The University is connected to the Internet. People on campus enjoy access to the web, media, social services, email and chat, etc. This access is a two-way street, and people and devices on the Internet can also access the campus. This allows students and staff to reach services like UWinsite Student and Blackboard from their homes and mobiles. It also allows anyone else to connect as well, and not everyone on the Internet has good intentions.
The accounts, information and research, and computing resources at the University are of value to hackers, spies and criminals. They look to hack into accounts in order to gain access to research, to send phishing messages and spam, or to take over computers for cryptomining and botnets. This note provides some information on hacker activity on campus and where you can find information to protect yourself.
A Hostile Internet
Unfortunately, the Internet can be a hostile environment. Computers are good at repetition, and this allows bad actors to automate attacks on their victims. These attacks include trying to break into accounts and scanning to find vulnerabilities and other weaknesses to exploit. The front line of defence for campus against these robotic attacks is a firewall. A firewall allows desired connections and drops undesired or suspect traffic.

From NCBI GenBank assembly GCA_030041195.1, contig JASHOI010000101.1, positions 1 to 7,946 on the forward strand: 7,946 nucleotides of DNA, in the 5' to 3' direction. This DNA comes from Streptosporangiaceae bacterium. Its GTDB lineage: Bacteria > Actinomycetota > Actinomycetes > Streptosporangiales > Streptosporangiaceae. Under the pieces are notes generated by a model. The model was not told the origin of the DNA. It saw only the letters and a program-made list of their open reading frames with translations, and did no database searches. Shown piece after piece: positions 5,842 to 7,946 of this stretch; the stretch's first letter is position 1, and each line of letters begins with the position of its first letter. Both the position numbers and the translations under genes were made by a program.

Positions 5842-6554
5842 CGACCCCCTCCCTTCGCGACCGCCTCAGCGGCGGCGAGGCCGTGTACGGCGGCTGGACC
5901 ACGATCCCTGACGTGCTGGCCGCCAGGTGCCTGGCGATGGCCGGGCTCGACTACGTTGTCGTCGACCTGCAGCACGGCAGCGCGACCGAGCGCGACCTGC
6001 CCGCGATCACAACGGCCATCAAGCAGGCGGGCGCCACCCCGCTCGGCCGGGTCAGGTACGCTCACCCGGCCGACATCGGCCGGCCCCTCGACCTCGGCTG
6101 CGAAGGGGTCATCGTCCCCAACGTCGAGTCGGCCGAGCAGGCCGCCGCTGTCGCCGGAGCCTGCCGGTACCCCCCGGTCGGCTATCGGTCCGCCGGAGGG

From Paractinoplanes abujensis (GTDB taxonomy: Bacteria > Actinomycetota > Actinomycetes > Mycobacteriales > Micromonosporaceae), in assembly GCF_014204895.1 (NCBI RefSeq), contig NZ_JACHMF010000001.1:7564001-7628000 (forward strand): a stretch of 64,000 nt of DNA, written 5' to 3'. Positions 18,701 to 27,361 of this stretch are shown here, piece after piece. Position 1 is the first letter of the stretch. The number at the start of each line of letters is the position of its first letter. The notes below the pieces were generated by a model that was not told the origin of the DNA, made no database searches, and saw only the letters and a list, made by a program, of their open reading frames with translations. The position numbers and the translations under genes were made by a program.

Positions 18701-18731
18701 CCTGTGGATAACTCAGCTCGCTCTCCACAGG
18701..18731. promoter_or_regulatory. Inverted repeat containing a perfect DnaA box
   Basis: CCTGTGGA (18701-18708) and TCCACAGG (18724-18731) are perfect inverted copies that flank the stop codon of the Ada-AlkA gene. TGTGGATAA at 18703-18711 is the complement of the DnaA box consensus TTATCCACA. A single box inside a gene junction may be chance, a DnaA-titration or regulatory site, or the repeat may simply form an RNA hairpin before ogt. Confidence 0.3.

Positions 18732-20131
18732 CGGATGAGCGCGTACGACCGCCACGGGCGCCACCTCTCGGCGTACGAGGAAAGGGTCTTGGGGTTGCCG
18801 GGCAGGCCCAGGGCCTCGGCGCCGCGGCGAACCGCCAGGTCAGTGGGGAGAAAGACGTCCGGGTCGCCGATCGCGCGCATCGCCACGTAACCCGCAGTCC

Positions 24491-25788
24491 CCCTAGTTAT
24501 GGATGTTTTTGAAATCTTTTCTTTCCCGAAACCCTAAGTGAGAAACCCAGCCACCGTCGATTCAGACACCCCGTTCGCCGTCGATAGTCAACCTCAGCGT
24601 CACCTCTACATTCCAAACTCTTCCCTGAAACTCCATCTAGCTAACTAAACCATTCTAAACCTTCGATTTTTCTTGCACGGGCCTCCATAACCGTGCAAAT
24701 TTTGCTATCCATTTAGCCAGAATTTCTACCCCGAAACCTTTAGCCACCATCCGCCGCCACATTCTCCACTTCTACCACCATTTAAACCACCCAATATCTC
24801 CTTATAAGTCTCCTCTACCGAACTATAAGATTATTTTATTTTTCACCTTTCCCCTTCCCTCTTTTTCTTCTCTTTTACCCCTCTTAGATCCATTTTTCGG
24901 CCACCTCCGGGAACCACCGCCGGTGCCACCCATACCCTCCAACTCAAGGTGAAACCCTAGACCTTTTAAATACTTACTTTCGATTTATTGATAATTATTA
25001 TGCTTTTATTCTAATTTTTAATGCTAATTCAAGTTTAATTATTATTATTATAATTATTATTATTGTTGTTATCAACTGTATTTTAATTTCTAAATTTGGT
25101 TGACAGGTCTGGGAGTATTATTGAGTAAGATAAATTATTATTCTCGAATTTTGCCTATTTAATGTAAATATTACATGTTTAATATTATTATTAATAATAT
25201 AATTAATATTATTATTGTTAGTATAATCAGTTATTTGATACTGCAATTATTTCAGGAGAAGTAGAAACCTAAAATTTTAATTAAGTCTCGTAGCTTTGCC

The graph above shows that our firewall drops over 96% of connections from the Internet as being invalid or prohibited connection attempts.
Multiple Threat Vectors
The security of campus information and computing resources is regularly threatened by a variety of factors using a variety of techniques and attacks, such as:
- Phishing and spear-phishing attacks
- Malware and ransomware
- Compromised accounts
- Malicious apps on mobile
- Theft and loss of equipment
The important thing to know is that there is a mature, organized industry that is seeking access, information and resources. Computer users on campus need to stay aware and report anything unusual to IT Services so it can be checked.
Phishing and Spam
Email is a critical communication tool, but it can be abused. Everyone has seen spam emails and phishing attempts in their Inboxes. Phishing and its more targeted cousin, spear phishing, are attempts to fool recipients of a message to reveal information (such as their username and password) or perform an action on behalf of the phisher. What people don’t know is that the spam and phishing attempts that reach their mailbox are only the tip of the iceberg. The campus has multiple anti-spam systems in place that stop the vast majority of unwanted email before it even reaches the recipient.
In the last month, over 70% of emails sent to the campus were blocked by our anti-spam systems.
We're here to help!
IT Services is happy to answer questions about cybersecurity on campus: ext. 4440 or open a ticket for service here: uwindsor.ca/itshelp. More information on cybersecurity issues facing campus: uwindsor.ca/cybersecurity